Nolly – streaming on the new ITVX – features Helena Bonham Carter celebrating the fabulous 1980’s fashions worn by Noele Gordon when she starred as Meg Mortimer in the long-running ATV soap Crossroads. It can be revealed that forty-two years ago today a bright pink and purple polyester costume was being made for me. My real-life sister and I played Kevin Bank’s younger sisters, appearing as bridesmaids when he married Glenda Barlow on a bright sunny day in 14th May 1981.
We shot one episode at the Barlow family home before being taken to the Church of St Laurence in Alvechurch clutching our fake flowers. A crowd of excited fans began to gather, virtually mobbing Paul Henry who played Benny Hawkins the handyman. He was obliged to scamper through the graveyard, pursued by screaming middle-age ladies in crimplene.
My sister and I were bemused by the whole experience. I remember being interviewed for the part by a female producer with a pretty cut-and-dried attitude. She stared at my feet, horrified by the summer shoes I was wearing. ‘Never wear white shoes,’ she said as I left the room. ‘They make your feet look large.’
The costume designer rang a week later to ask if we could bring our own white shoes.
We were suddenly centre of attention, part of the growing Banks family. I was ‘taken unawares,’ as Glenda might have said, but am ashamed to say that my motivation was not to rock the nation’s consciousness or promote church weddings, but simply to earn enough to pay for my college fees at Durham University.
I was slightly in awe of the Crossroads cast. They didn’t know me from a flatfish but David Moran was enthusiastically inclusive, hugging us at every opportunity.
Most of the other actors arrived dressed as wedding guests. It should have been a joyful gathering but the atmosphere seemed strained. Noele Gordon, famous for playing Meg Mortimer since 1964, sat in the congregation next to Tony Adams but looked grim. She learned she was to be axed a month later.
Crossroads was well known for being recorded live in studio. I had returned to college by 14th May when our episodes were aired. The ladies serving dinner looked at me and asked how I’d managed to drive up from Birmingham to Durham so quickly. Our sequences on location had been prerecorded.
Here is the actual continuity photo taken at the ATV studios by the costume designer.
I wrote about the floral polyester being somewhat brighter in reality in an article for our university magazine, The Idler, edited by Nick Archer, Charles Stewart-Smith, and Alastair Fothergill whose new book Wild Isles has become a bestseller. Looking back, it must have been my first article I ever published. I wrote another on appearing in the Two Ronnies and began working on the cover design.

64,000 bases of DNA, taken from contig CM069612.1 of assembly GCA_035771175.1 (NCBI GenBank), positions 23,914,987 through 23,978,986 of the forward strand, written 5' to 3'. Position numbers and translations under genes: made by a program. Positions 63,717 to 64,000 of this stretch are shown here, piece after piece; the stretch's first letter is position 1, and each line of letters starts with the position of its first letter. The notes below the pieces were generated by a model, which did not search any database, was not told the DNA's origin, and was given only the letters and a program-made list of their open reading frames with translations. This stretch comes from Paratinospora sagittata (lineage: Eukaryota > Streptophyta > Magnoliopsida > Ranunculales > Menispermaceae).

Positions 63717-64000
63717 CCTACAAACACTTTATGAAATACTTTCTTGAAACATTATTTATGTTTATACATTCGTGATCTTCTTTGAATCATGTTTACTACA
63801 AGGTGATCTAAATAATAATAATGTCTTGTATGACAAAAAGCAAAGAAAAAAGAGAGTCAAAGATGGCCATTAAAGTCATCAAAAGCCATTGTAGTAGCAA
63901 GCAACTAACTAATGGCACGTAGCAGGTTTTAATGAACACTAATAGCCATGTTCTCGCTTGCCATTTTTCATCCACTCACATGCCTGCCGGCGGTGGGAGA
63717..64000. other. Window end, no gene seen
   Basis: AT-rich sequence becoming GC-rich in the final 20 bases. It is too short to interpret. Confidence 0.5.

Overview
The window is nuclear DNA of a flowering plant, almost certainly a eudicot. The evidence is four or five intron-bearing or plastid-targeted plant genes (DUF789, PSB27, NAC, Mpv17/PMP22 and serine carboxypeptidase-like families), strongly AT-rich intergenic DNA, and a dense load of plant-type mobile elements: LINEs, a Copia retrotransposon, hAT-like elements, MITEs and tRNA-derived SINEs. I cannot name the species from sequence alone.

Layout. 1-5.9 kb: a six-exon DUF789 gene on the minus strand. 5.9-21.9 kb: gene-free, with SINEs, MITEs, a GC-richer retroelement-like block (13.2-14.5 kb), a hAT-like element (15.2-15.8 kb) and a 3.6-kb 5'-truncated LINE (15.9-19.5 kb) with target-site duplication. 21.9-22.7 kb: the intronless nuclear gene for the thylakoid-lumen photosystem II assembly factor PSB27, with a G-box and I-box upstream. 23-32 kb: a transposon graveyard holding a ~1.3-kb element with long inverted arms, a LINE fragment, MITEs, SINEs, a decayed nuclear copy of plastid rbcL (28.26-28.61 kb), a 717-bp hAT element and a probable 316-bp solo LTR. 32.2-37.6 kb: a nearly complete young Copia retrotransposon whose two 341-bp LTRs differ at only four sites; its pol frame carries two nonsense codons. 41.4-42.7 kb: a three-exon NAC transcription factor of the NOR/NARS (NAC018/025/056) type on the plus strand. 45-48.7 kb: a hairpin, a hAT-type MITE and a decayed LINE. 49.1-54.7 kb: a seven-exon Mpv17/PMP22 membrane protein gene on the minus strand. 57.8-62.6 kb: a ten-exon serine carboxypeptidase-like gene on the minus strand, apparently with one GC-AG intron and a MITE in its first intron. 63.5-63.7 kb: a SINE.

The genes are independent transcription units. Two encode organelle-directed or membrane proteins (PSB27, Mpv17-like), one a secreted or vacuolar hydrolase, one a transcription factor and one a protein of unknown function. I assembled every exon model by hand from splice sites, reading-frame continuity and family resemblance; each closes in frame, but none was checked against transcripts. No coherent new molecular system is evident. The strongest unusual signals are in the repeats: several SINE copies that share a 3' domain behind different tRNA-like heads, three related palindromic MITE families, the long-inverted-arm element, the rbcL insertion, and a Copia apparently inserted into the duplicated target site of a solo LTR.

There was more pink: You can see photos of other productions that I appeared in if you scroll down here and read more in The Secrets of Filming Swallows and Amazons, available as an ebook.
11 thoughts on “How appearing in Crossroads launched my career as a writer”
Thank you Sophie, what a great story. Your first taste of adult stardom?!
It was little more than a walk-on role and a long way from stardom, but ‘Crossroads’ had huge viewing figures and a terrific following. I would say that appearing in the ‘Two Ronnies’ the year before was higher profile.
Sorry, I didn’t know about the ‘Two Ronnies’!
It was a tiny part but great fun.
Oh, I’m sure it was. Working with those two legends must have been a fabulous experience.
Ronnie Baker directed the action, which I hadn’t expected. We were cast by the producer, Paul Jackson, but he took over working closely with the costume designer and must have approved the pink frock. The skirt caught the breeze.
What a wonderful memory. I do hope I get to see this episode sometime.
I was in a few episodes. The whole series is available on YouTube.
I shall be watching, very soon!
The blog of your TV career (which you link to – thanks) is fascinating – and goodness me, ‘Titty’ in furs and tiara in ‘King Tut’! And as Diana!
I must have been one of the first to play the Princess of Wales on television, but appeared as little more than a shadow.